For several weeks I’ve been exploring an argument increasingly heard in the press and some political circles: Persuasion is wasted effort, at least in a midterm race; increasing turnout is the only way to win.
A future column will bring it all together, but here I’ll focus on the impact of persuasion, as last week focused on the effects generated by turnout efforts. Those who denigrate persuasion make two kinds of arguments: first, that there are not many persuadables, and second, that they cannot really be persuaded.
Emblematic of the former was a post on The New York Times’s The Upshot site, which communicated its thrust in its title, “The Myth of Swing Voters in Midterm Elections,” and noted that fewer than 6 percent of 2008 presidential election voters cast ballots for a congressional candidate from the other party in 2010. That’s one definition of persuadables, though it fails to distinguish the persuadable from the persuaded.
No doubt, most of the time, the number persuaded is small. But in the unusual races, the upsets, the ones that run counter to presidential type, those persuadables exert a huge influence. President Obama garnered 38.9 percent of the vote in North Dakota while our client, now senator, Heidi Heitkamp, got 50.5 percent. Sadly there was no exit poll in North Dakota (tsk, tsk, National Election Pool!), but it’s clear Heitkamp won not by bringing additional Democrats to the polls but by persuading some voters for GOP nominee Mitt Romney to split their tickets. Absent persuasion, Heitkamp would have lost.
In Indiana, where exit polls reveal a clearer picture, 21 percent of Romney voters defected from the GOP Senate nominee, while just 5 percent of Obama voters failed to support now-Sen. Joe Donnelly. Had he not persuaded those defectors, he too would have lost. More dramatically, Democratic Sen. Joe Manchin did 35 points better than Obama on the same day in West Virginia. He persuaded a good many voters.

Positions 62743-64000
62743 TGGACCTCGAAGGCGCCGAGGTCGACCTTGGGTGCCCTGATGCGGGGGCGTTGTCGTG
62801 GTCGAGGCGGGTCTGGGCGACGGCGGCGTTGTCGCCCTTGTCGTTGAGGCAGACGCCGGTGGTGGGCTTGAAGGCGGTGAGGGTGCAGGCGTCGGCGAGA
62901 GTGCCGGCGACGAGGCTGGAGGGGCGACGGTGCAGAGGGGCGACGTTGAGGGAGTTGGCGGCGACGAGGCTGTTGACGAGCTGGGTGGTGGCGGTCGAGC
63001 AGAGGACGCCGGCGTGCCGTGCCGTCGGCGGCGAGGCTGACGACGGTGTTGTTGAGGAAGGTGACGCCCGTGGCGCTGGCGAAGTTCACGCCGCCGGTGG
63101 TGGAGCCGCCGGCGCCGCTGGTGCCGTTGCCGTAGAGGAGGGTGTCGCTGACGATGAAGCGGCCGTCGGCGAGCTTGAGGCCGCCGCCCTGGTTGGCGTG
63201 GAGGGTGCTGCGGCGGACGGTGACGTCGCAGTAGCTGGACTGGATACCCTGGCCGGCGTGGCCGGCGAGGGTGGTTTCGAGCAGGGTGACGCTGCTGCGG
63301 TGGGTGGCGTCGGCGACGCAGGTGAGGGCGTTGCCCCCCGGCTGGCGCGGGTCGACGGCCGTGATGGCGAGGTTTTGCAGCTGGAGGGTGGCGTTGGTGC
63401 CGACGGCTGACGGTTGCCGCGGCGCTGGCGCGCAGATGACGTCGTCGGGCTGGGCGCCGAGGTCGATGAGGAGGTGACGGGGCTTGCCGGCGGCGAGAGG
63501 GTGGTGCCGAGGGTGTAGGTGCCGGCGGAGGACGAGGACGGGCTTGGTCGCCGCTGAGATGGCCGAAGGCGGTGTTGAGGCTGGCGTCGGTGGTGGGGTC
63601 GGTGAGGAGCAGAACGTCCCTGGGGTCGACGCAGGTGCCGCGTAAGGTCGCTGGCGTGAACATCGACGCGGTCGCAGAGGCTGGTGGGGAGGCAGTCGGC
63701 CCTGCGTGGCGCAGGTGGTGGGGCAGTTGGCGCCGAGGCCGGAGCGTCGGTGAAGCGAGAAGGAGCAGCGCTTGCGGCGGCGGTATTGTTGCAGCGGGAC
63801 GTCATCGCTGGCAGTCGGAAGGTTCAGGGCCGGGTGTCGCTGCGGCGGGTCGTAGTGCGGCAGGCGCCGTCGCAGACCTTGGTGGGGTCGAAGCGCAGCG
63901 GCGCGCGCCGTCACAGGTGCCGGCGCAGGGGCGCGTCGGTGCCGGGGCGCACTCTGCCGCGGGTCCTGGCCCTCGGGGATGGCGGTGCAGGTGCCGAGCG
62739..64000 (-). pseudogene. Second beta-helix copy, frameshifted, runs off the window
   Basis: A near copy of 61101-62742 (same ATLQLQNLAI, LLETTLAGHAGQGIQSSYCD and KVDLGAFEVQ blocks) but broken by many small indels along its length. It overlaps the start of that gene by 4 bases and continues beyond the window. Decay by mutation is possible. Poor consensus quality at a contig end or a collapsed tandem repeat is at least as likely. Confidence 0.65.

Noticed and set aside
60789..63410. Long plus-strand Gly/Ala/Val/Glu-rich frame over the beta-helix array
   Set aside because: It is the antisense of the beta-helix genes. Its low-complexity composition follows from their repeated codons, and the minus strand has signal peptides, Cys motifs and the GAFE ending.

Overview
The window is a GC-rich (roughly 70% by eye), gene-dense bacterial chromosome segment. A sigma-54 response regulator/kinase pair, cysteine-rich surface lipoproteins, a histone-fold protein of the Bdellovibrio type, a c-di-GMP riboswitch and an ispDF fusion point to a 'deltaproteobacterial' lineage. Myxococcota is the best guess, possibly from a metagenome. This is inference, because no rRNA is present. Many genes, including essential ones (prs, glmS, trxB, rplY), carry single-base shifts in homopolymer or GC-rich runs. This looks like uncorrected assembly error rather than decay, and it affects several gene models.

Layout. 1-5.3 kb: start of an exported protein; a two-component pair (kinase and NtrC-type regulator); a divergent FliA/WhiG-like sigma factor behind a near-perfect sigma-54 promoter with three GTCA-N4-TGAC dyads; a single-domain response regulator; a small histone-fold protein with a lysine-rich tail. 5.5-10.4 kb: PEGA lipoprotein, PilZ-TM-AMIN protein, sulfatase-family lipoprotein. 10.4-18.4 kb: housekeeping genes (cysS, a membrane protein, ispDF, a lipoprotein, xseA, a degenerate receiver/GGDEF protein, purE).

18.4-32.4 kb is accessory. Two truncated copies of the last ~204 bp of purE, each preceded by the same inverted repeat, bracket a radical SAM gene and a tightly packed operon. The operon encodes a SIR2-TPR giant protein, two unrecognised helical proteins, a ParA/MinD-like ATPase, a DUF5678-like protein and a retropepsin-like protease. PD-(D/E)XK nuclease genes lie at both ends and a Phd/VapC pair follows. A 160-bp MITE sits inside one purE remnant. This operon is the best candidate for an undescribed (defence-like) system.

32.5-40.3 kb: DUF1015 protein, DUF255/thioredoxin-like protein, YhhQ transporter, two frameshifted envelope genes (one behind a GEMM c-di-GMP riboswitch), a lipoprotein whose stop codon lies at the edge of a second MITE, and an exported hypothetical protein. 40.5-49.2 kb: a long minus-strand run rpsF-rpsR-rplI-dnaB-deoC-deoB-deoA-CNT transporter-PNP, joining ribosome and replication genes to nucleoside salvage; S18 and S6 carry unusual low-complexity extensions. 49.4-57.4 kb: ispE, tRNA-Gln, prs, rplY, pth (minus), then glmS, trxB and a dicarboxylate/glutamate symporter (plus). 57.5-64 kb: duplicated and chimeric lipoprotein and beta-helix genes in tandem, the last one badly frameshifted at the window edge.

Are there enough voters to persuade? Certainly not everywhere and always, but where tough races are won, there often are.
The second line of argument against persuasion suggests that even if there are persuadable voters, they cannot actually be persuaded. As The New Republic contended, “Mobilization is the only proven way for a campaign to close that gap [between the number of votes Democrats have and the number they need to win].” Unless you buy unproven pigs-in-pokes, no one following the magazine’s advice would invest in persuasion.
But it turns out the writer is demonstrably wrong on the facts. In addition to the strong evidence from exit polls and election results, a series of communication experiments reveals that persuasion does take place.
Persuasion experiments are hard to conduct and are far outnumbered by those testing get-out-the-vote (GOTV) strategy. No one has done the kind of meta-analysis of data that I cited on GOTV, but I calculated a simple mean of the effects recorded in 26 studies I located and found an average impact of 3.87 percentage points added to the Democrats’ vote. While some of these experiments revealed a short half-life for persuasion, others yielded more persistent effects. Of course, some studies showed zero impact, as did some of the GOTV experiments. Some also suggested much greater impacts, as did some of the GOTV studies. But on average, the persuasion experiments added more votes to the bottom line than did the turnout experiments.
As promised, a future column will bring this all together, but none of it is to suggest that GOTV is not important. Rather, it is to say that those who see GOTV alone as Democrats’ salvation make a grave and costly error by ignoring facts and evidence. It should never be either/or, but rather both/and — both GOTV and persuasion.
Mellman is president of The Mellman Group and has worked for Democratic candidates and causes since 1982. Current clients include the majority leader of the Senate and the Democratic whip in the House.